Thursday, August 11, 2005

Home Front

At eight o’clock, Mom’s old hybrid drive Daewoo Hola sedan rolled into the driveway. It’s once fashionable puce exterior was thankfully hidden by the now fallen night. Normally, she worked four ten hour shifts a week and did chores on Friday. This week, she’d done a fifth shift, because a co-worker had had to go to a funeral, and the family needed the money. Dutifully, Eunice helped bring in the groceries from the car. The shadows beneath mom’s eyes were visible. The figure she’d had when she married had long since vanished. She looked like she was in her mid-forties, even though she was only thirty-three.

Eunice had already opened a couple of boxes and popped them in the quick heat before mom could start doing anything else. At fourteen, Eunice felt like an adult making dinner the for family, or at any rate the two of them. Dad reserved Fridays for beer and baseball with his old buddies, some from before he’d met mom, from the old neighborhood. The truth was that mom was probably better off with him drunk at someone else’s house. Dad was not a docile drunk. Jerrica, of course, was absent without leave. Eunice set the nook table for two, since it wasn’t worth using the dining room table for just the two of them. The quiche, as always, smelled wonderful. As an extra touch, Eunice took two crystal wine glasses from the one glass cabinet in the kitchen and poured her and her mother glasses of peach-strawberry nectar. She used the good stainless silver tableware as well.

Mom slumped into the seat in the nook facing in towards the kitchen. Mom smelled of strong antiseptic soap. She starred at the place where Jerrica would usually have brought up a chair and eaten herself and simply said “Where?”.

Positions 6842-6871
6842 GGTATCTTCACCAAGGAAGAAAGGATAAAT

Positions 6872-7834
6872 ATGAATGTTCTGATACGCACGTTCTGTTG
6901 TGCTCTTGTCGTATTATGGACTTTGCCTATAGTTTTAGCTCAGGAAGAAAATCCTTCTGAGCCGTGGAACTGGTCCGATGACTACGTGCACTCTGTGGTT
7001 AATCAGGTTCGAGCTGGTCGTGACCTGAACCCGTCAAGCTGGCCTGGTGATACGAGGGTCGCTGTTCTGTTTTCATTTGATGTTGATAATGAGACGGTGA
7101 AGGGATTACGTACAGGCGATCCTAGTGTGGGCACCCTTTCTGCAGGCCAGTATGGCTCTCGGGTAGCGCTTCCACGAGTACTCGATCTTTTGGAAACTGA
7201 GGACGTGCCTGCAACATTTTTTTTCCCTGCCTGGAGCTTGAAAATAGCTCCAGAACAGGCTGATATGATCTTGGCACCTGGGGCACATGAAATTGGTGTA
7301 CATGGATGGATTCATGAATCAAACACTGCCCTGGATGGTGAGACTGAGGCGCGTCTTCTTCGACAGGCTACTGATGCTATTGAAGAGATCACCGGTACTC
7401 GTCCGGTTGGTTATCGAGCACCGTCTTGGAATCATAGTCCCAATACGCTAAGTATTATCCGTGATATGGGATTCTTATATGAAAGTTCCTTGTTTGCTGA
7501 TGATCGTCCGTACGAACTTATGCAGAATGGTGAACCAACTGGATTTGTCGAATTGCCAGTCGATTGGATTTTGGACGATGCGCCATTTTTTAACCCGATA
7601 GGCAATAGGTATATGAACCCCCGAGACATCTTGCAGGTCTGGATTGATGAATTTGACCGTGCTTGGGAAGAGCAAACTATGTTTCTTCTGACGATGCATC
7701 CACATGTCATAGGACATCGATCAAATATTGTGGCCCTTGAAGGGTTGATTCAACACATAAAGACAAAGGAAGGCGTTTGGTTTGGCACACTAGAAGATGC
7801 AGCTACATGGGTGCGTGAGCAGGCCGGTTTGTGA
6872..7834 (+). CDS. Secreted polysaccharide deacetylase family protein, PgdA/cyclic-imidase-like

“She went out with a friend about five. She took a bag.”, Eunice said, as opaquely as she could manage.


“I didn’t see.”

“But, you know.”


Mom winced.

“Damn it. He’s twice her age.”

Eunice decided that silence was the best policy at the moment. Mentioning that mom had married dad when she was a pregnant seventeen year old and dad was thirty-seven was not the right thing to say right now.

“School starts Tuesday.”, mom said.

“Jerrica knows. She bought her books last week.” Eunice elected not to mention the lingerie her big sister purchased on the same trip without being asked.

Mom went to the liquor cabinet, took out the vodka, and filled her half empty cup of nectar with it. Euncie rolled her eyes. Mom responded by pouring about a shot’s worth into her glass too. Eunice hadn’t expected mom to do that, but didn’t complain.

Mom nursed her drink with one hand, and squeezed Eunice’s hand gently with the other. “Your growing up so fast yourself.”, mom said. Eunice smiled a little. She was fourteen, after all. Before Eunice could do anything more, mom said, “Go read. I know you want to, your books sitting in bay window.”, and took the dishes to the dishwasher. Eunice obeyed, adjourning to the window.

Half way up the stairs mom kneeled in from of the shrine she’d created with stained glass and trinkets and pictures on the landing. She prayed.

“Lord, I give you thanks that my daughter Eunice is well. Please lord, keep Jerrica and Jerry safe this night, and grant me the privilege to see tomorrow. In your name I pray. Amen.”

Mom went to sleep without brushing her teeth or going to the bathroom. Eunice didn’t know what to think. So she read her book until she fell asleep in the bay window.

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